Capital Income Management


Our goal at Capital Income Management (CIM) is to give client’s superior total return performance while protecting capital. What separates us from other investment advisors is a unique investment strategy that utilizes the inefficiencies that exist between diversified securities commonly known as Exchange Traded funds (ETFs) and Closed-End funds (CEFs). ETFs and CEFs are used by investors to achieve diversified equity exposure in the markets but not many investment managers analyze the relationship between these funds and develop portfolios based around their relative valuations. We have found that active portfolio management of these two mostly passive investment fund classes is all one needs to realize a high income and growth portfolio with manageable risk.

Diversified Securities

History has shown that investing in non-diversified securities such as individual stocks can be a minefield during down or bear market cycles and can make portfolio recovery extremely difficult even when markets recover. We only invest in Exchange Traded funds (ETFs) and Closed-End funds (CEFs) which minimizes any sudden drop in security holdings due to their diversity. ETFs and CEFs give investors the relative safety they need while offering the tradability of individual securities.

High Income Securities

Our goal is to offer clients total annual portfolio income yields of at least 7% so that even if the market goes through a rough patch, our portfolios are still yielding income. CEFs and ETFs give us the means to achieve such high income yields through various income strategies.

Growth Opportunities

ETF's can really only match their benchmark indices but because CEFs can often trade with more volatility than ETFs but yet still retain the safety of diversification, CEFs tend to offer better growth opportunities.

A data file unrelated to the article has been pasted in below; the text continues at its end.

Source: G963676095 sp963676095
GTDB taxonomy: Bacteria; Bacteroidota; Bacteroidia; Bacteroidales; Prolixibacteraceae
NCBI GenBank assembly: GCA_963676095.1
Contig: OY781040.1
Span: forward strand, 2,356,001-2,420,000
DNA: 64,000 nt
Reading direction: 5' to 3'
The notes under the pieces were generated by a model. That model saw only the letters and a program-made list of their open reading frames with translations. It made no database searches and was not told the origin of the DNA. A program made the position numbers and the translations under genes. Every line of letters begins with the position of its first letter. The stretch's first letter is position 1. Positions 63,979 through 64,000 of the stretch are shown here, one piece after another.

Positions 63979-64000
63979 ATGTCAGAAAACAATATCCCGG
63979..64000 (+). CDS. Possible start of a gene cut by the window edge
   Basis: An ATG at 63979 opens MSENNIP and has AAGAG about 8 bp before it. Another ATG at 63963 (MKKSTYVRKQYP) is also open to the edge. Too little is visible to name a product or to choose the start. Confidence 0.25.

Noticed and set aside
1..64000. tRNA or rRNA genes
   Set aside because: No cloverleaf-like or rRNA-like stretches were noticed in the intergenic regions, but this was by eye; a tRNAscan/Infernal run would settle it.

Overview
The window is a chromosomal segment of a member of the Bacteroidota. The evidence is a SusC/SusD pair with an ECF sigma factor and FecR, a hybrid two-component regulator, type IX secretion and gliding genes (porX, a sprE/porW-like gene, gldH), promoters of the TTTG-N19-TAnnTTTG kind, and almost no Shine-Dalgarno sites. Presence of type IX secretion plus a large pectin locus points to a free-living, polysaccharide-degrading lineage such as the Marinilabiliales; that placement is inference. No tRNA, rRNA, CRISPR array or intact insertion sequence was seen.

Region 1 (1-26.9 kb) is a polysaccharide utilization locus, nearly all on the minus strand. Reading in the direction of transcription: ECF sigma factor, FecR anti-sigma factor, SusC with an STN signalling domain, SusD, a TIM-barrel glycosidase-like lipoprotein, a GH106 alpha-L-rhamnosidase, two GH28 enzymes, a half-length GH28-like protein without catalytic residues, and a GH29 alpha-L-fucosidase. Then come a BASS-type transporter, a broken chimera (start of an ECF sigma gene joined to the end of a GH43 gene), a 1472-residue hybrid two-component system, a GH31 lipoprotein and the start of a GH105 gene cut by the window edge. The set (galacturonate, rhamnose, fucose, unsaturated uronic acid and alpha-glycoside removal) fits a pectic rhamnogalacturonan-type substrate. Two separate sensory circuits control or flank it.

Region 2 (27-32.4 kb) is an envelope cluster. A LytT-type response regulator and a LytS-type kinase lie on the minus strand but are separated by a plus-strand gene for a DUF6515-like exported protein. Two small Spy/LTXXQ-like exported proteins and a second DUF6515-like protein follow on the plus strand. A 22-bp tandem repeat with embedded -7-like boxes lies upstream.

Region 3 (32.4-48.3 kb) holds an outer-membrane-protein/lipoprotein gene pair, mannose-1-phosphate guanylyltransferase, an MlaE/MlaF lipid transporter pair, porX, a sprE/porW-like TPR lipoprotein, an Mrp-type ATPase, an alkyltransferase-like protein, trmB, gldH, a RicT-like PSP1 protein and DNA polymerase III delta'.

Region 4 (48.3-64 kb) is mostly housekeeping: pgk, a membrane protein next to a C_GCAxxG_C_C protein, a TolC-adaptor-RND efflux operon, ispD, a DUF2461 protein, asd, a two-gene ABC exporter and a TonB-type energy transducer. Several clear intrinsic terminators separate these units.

Discount Market Prices

CEFs often trade at premium and discount market prices to their NAV's and will often present opportunities for more sophisticated investors. Our strategy monitors over 100 CEF's for dislocations when premium and discount market prices result in under or overvaluation levels.

Hedging Strategies

The success of our strategy during difficult market periods was due in large part to hedging benchmark ETFs or premium priced CEFs securities that provided downside protection when our portfolios were fully invested or when markets looked vulnerable to a correction.

Understanding Exchange Traded Funds

➤ Exchange Traded funds (ETFs) have become the fastest growing segment of securities in the markets over the past decade both in their numbers and their assets. But what are ETFs and why have they become so popular? Much of the reason lies in the same reason why mutual funds became so popular. That is, diversification in one investment. The advantages of diversification have long been highlighted but they become even more pronounced during market downturns and enhanced market volatility. Like mutual funds, ETFs represent a portfolio of securities that adhere to a particular investment strategy, index or industry sector.

Unlike mutual funds, ETFs generally do not have actively managed portfolios, have significantly lower expense ratios than most actively managed mutual funds and can be traded during open market hours like a stock without the unmitigated downside risk that non-diversified securities retain.

➤ At Capital Income Management (CIM), we utilize ETFs in conjunction with CEFs because CEFs will often correlate with similar indexes that ETFs follow but at a discount or premium price. Analyzing these two securities together can give investors an advantage based on these relative valuation differences. CIM will use ETFs in long positions in our client portfolios as well as hedged positions with CEFs. Hedged positions are most important during difficult market periods to give portfolios downside protection.

➤ ETFs have quickly become one of the primary investments of choice for many institutional asset managers because of their size and liquidity. Many ETFs include some of the most heavily traded securities on the NYSE and other global stock exchanges and are sponsored by some of the largest financial institutions in the world.